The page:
Perhaps nowhere in medicine does the friction between physician and HMO translate into lost revenue more noticeably than in disease management, where lack of doctor buy-in is a perennial complaint. The author, a former medical director knowledgeable about all aspects of DM, offers two methods by which health plans can overcome this obstacle.
Physicians inherently want to deliver high quality care, and many want to provide care in a cost-effective manner. Nonetheless, most doctors, and especially primary care physicians, are bombarded with requests (or demands) from multiple managed care organizations related to their disease and care management programs. Growing volumes of faxes, e-mail messages, care plans, requests for authorization of home care, phone calls from case managers, and requests from pharmacies to change prescriptions are a significant burden on physicians who are trying their best to deliver good care.
HMOs obviously can't abandon care management programs or exclude physicians from the care management process — so how do we keep physicians engaged while creating a "win-win" scenario?
The solution is to share some of the financial gains produced by disease and care management programs with participating physicians. Organizations can do this in a variety of ways. Providing "case management fees" to physicians to compensate them for the time they spend supporting the program is one simple and effective approach.
The case management fee is not a referral fee; it is compensation for the time physicians spend interacting with care managers, reviewing care plans, and discussing the program with patients.
More complex financial arrangements, such as bonus programs based on clinical outcomes achieved by a care management program or "gain sharing" models, can be used to create powerful incentives for physicians to support and participate in these programs.
Finally, providing selected physicians a stipend for creating clinical guidelines or supervising care managers is another reasonable approach to sharing the gains.
When I implemented a congestive heart failure program at HealthNet in Kansas City, we paid primary care doctors a $200 annual case management fee for each patient enrolled in the program after the physician reviewed and signed a care management plan.
This dramatically reduced resistance to the program, as many PCPs now saw the program as a source of additional revenue. Once they learned more about the program, they generally supported it — not just to achieve financial gains, but because of its positive impact on patients with a serious disease.
Another way to share the gains is to share the work. Despite limited experience and infrastructure, physician groups will often refuse to support a disease or care management initiative unless they create and provide the program. While it may seem that talented and intelligent physicians can provide these programs, experience suggests they rarely are successful. This is because care management programs necessitate a complex infrastructure in addition to the clinical protocols that physicians can provide.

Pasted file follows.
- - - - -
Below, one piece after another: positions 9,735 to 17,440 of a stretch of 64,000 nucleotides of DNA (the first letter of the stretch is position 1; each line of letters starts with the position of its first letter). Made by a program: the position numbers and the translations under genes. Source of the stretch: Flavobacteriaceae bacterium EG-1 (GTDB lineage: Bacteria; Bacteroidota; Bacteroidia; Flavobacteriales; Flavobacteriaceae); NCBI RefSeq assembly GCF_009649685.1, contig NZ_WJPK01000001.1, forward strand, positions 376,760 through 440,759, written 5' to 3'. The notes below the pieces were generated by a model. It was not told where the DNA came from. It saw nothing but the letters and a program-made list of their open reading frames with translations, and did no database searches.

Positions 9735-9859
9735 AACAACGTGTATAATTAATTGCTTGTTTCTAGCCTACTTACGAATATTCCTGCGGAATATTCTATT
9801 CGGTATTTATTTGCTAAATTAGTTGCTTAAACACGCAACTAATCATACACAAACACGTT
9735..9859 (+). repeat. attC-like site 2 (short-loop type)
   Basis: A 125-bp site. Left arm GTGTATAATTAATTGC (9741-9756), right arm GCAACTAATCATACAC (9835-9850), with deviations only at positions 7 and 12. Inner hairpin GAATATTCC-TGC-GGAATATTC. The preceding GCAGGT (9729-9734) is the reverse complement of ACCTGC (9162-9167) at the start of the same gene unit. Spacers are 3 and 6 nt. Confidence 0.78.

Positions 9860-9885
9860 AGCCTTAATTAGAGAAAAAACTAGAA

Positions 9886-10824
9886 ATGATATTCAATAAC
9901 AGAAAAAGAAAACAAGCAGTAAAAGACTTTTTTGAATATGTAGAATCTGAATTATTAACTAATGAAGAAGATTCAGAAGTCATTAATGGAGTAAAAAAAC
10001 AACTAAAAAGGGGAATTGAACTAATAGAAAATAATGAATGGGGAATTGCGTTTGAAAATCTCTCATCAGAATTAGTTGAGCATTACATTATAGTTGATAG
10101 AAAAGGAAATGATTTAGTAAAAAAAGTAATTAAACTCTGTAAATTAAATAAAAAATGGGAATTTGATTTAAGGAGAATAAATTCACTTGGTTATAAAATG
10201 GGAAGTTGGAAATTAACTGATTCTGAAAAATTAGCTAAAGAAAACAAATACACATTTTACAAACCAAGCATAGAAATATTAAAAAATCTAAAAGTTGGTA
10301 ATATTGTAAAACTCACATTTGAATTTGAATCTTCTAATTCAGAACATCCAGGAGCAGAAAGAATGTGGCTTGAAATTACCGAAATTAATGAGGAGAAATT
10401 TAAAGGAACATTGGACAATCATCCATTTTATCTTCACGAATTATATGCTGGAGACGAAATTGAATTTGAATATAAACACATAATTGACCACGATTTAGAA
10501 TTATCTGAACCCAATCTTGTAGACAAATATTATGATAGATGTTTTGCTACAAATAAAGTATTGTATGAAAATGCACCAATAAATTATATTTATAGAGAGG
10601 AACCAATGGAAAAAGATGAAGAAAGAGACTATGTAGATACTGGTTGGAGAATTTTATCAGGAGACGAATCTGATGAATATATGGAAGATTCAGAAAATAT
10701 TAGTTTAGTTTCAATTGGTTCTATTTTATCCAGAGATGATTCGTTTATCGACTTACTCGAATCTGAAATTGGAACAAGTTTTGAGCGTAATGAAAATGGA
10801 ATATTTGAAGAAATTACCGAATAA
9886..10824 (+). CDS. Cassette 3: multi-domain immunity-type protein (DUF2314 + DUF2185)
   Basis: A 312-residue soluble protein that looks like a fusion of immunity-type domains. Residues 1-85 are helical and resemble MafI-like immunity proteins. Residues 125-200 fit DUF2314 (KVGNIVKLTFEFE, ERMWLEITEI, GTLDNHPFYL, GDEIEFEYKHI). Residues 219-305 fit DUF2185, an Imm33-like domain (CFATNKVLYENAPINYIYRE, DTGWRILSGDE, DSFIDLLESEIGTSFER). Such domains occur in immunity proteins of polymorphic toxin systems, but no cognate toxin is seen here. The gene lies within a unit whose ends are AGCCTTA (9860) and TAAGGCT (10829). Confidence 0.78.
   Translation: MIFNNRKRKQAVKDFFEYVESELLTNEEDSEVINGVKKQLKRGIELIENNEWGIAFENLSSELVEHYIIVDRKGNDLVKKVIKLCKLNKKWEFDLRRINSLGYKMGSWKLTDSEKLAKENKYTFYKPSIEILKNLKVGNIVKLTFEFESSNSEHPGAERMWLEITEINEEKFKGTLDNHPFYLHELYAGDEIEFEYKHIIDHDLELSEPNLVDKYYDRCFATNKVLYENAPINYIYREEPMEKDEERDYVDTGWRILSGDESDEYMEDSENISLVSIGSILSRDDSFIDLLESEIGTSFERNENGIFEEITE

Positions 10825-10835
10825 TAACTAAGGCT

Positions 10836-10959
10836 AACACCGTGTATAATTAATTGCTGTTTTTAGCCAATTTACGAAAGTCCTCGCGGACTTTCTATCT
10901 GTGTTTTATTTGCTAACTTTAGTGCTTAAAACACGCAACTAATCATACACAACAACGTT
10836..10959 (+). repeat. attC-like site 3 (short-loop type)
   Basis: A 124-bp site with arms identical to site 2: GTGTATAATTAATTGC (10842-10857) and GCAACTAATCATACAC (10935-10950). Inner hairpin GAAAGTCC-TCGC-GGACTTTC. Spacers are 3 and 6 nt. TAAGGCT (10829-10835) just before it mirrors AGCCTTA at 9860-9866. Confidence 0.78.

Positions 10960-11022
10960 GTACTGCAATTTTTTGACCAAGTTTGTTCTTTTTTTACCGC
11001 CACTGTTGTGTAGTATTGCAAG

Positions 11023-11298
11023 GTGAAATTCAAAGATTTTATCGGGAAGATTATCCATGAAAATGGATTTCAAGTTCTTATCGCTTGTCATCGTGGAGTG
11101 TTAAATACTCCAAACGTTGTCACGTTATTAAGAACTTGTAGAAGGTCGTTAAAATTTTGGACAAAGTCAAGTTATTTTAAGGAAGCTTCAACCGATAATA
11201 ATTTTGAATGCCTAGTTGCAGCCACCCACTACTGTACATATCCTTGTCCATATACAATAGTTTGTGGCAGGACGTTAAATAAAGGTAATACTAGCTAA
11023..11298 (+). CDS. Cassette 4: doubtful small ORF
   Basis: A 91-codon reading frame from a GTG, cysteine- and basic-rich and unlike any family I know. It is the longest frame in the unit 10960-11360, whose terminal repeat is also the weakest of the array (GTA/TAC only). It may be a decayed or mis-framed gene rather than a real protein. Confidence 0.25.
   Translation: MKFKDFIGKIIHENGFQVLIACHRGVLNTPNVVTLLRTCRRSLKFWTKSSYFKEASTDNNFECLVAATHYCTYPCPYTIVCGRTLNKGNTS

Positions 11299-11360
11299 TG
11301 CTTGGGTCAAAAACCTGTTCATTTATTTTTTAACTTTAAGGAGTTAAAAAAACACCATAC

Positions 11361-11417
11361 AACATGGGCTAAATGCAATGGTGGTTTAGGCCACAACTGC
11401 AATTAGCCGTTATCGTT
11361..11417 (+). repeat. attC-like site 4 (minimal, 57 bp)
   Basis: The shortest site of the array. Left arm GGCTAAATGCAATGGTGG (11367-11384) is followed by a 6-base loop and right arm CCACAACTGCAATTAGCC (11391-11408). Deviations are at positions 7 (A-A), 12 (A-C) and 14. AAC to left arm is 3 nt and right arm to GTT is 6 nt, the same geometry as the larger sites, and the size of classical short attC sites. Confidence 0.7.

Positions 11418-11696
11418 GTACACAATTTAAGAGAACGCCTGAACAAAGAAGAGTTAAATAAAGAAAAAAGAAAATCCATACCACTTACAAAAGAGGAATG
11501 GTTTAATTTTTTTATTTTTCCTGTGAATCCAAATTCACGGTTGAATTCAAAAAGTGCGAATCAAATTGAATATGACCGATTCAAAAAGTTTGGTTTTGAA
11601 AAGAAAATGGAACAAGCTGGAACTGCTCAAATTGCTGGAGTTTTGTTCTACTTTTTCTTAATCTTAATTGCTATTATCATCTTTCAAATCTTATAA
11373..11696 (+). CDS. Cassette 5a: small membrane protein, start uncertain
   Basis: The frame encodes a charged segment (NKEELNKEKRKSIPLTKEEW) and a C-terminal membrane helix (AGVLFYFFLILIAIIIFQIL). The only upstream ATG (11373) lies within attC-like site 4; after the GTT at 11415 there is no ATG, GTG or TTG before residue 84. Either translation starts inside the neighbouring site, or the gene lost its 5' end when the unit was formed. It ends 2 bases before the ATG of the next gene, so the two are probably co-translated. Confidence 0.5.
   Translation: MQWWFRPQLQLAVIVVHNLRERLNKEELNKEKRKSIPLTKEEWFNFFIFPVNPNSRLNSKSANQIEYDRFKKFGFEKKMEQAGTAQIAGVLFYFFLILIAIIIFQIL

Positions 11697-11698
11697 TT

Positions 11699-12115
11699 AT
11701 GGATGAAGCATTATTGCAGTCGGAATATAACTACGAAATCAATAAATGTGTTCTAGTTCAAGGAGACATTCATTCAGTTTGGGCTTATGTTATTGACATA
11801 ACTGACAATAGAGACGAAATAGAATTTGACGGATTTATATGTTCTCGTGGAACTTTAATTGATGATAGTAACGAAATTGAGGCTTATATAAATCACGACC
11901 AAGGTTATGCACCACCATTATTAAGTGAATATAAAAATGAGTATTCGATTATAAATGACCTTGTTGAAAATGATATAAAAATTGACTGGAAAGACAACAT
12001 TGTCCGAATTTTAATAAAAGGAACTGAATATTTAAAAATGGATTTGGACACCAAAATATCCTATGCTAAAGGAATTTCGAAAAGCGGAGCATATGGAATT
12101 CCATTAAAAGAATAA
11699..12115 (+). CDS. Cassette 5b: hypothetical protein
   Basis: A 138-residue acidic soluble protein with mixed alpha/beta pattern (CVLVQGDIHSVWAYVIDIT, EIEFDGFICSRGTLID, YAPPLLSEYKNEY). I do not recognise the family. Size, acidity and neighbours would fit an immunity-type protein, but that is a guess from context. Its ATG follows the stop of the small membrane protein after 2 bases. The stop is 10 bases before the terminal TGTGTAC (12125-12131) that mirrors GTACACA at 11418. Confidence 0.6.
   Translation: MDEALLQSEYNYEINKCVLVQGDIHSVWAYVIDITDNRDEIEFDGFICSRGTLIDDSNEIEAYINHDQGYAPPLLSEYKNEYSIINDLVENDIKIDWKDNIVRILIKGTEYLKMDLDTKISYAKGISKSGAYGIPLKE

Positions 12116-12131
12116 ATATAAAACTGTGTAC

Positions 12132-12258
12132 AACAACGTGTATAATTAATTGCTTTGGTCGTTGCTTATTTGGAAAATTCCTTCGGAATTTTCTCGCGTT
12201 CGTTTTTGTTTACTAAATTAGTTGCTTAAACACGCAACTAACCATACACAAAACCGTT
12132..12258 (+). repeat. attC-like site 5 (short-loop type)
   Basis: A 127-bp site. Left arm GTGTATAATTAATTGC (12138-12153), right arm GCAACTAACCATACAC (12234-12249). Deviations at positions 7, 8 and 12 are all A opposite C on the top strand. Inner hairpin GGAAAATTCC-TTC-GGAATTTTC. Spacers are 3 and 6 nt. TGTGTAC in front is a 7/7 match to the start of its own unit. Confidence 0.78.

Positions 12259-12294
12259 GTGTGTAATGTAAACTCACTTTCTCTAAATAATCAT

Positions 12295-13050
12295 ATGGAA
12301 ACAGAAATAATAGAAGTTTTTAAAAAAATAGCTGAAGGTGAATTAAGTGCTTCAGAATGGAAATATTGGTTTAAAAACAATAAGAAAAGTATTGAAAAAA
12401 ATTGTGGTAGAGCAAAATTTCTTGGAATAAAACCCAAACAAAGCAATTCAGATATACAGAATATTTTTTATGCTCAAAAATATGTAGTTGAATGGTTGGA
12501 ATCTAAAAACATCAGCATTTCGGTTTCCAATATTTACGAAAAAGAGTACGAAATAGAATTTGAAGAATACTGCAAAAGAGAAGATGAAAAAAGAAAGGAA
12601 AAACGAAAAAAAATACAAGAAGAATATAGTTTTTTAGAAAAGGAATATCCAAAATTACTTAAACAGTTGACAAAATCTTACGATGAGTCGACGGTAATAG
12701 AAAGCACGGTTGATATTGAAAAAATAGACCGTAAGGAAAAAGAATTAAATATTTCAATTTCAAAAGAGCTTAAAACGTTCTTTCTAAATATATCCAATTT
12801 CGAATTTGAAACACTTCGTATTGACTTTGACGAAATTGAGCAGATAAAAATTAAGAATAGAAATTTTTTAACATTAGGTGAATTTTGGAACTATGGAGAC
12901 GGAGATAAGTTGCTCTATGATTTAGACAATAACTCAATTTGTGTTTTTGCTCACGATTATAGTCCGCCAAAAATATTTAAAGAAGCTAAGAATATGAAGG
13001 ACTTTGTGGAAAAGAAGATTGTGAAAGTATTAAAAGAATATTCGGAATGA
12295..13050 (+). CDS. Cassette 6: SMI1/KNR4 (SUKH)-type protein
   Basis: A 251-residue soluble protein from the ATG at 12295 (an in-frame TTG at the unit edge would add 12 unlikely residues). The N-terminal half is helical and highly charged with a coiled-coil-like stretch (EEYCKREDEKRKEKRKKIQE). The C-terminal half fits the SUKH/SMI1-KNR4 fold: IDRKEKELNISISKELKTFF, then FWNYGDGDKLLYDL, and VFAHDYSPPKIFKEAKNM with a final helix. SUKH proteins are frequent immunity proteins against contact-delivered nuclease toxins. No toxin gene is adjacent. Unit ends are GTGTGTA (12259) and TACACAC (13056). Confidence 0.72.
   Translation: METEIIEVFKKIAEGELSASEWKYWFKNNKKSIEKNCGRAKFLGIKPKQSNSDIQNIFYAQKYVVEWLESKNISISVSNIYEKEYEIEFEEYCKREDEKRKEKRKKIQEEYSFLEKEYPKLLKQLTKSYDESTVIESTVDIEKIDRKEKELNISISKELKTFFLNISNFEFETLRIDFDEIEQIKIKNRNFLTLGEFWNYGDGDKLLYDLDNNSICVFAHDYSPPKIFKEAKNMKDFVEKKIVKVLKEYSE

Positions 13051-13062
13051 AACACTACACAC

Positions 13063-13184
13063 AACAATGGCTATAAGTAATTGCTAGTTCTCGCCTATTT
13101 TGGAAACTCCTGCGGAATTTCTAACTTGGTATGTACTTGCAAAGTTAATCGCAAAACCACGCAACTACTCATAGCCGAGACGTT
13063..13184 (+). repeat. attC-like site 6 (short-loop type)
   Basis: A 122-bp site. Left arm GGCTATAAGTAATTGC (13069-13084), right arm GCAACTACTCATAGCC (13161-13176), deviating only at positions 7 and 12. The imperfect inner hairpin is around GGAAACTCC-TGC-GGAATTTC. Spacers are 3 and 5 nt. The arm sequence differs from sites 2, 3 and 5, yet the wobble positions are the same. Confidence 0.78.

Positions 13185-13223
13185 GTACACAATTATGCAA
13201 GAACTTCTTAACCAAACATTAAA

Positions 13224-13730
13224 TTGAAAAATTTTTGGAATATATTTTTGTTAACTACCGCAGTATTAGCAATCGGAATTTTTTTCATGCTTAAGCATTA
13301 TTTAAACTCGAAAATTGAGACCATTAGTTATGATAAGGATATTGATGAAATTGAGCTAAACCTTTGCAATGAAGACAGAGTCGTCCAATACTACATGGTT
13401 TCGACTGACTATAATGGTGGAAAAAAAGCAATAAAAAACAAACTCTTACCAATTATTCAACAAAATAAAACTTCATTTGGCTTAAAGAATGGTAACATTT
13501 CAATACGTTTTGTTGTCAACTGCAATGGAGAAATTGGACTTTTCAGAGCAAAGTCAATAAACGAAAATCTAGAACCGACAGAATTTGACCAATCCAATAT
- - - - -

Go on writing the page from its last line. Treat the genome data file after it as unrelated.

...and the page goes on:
For example, a typical disease management program requires the following components in addition to clinical protocols: sophisticated information system, nurse call center, outcomes reporting methodology, claims analysis capabilities, patient education materials, and remote home-monitoring technologies. Few, if any, physician groups have this infrastructure or even realize it is necessary.
"Creating a box" is a strategy that accomplishes three goals:
Creating a box has two basic elements. The first element is to describe what an experienced vendor can provide. Having one or more companies present their programs to the group of physicians easily accomplishes this.
The second element is to use this information to create a set of criteria that the physicians must meet to provide the program. For example, for congestive heart failure, a capable disease management company should be able to launch a program in 90 days, guarantee a 10 percent to 15 percent savings (net of the cost of the program), and deliver high levels of patient satisfaction. The physician group is then offered the opportunity to be the "vendor" if it can meet these criteria.
In most cases, provider organizations do not initially have the infrastructure to meet these criteria. Often, a compromise is reached where the providers agree to support the initial use of an outside vendor, but receive assurances that they can become the vendor when they develop the requisite competencies.
Initially, several cardiology groups indicated that they could provide the CHF program that I launched at HealthNet.
After they learned of the box of criteria that included guaranteeing savings and demonstrating outcomes, however, the cardiologists were open to working with an experienced disease management vendor. Subsequently, cardiologists from five competing groups were employed as medical directors for the program and supervised the program's nurse practitioners/case managers.
The program was quite successful and when the initial two years ended, the cardiology "network" had the opportunity to bid to become the "vendor" for the program.
It is surprising that more managed care organizations have not embraced sharing the gains and allowing physician groups to be vendors as tools to reduce conflict and engage physicians to actively support their programs.
My experience demonstrates that it is possible to create powerful partnerships between physicians and managed care organizations, if leaders on both sides are focused on quality as well as cost and if physicians are rewarded for their efforts.
These new compensation models do not have to be complicated; managed care organizations simply need to adopt a mind-set that if they want physicians to be involved, they need to "share the gains."